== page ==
The Federal Trade Commission (FTC) announced that members of its staff have submitted a comment to the American Dental Association’s Commission on Dental Accreditation (CODA) regarding CODA’s proposed Accreditation Standards for Dental Therapy Education Programs. The FTC states that while the proposed accreditation standards may encourage the development of a nationwide dental therapy profession that could improve access to, and enhance competition for, dental care services, there is unnecessary language on supervision and scope of practice that could undermine the goal. The FTC suggests that CODA consider omitting such language.

The comment submitted by the FTC also encourages CODA to consider developing more expansive accreditation standards that would reach masters or graduate level programs, as well as the baccalaureate programs currently addressed.

According to the FTC, expanding the supply of dental therapists by facilitating the creation of new dental therapy training programs is likely to increase the availability of basic dental services, enhance competition, reduce costs, and expand access to dental care, especially for underserved populations. Recognizing this potential, a number of state legislatures have considered enacting legislation providing for the licensure of dental therapists. Minnesota, for example, has created dental therapy educational and training programs throughout the state.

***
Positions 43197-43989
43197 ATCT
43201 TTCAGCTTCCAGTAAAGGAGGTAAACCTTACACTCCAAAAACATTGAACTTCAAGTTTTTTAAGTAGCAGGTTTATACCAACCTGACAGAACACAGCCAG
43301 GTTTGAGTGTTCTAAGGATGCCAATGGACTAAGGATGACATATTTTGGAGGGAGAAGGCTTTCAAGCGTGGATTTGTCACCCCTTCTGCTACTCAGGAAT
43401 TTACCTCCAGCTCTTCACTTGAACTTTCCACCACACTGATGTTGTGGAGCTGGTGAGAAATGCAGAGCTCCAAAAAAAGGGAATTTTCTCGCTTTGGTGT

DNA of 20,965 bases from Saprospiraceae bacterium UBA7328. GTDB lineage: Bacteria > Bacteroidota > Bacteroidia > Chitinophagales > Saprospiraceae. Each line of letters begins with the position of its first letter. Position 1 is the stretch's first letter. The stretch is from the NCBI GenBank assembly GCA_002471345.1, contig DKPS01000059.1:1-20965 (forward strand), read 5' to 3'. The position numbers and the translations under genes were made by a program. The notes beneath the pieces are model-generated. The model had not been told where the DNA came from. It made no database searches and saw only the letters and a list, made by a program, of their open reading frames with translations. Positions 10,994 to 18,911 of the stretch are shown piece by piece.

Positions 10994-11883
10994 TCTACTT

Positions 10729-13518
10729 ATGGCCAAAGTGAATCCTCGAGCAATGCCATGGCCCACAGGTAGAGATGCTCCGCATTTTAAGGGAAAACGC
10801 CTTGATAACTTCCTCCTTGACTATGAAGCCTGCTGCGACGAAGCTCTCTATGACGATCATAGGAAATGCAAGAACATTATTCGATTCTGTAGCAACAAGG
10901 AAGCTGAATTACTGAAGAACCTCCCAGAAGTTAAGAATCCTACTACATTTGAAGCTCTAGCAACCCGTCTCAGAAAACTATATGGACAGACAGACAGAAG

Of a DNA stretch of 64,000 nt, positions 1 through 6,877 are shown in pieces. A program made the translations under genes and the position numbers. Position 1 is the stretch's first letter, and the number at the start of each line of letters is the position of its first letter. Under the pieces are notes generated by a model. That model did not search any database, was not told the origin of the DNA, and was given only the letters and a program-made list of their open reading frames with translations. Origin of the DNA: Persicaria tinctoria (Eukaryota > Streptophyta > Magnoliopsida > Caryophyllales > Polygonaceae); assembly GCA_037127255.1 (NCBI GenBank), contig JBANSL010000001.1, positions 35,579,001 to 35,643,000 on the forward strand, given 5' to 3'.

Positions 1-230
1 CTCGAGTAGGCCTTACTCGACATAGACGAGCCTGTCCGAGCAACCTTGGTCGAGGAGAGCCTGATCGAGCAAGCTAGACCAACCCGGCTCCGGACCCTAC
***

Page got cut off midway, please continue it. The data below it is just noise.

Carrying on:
The FTC argues that the proposed CODA accreditation standards include language that may unnecessarily constrain the discretion of states to determine dental therapists’ scope of practice and authority. In addition, the Commission explains that the language may deter innovation in dental care education.

To preserve state-level flexibility and promote innovation in dental care education and delivery models, the FTC encourages CODA to consider omitting categorical statements regarding a supervising dentist’s responsibility for diagnosis and treatment planning. These are topics that are typically addressed by individual states in their licensure and scope of practice laws.

What’s more, the FTC encourages the development of accreditation standards for masters or graduate-level programs that train dental therapists to conduct oral evaluations and develop treatment plans without an on-site supervising dentist.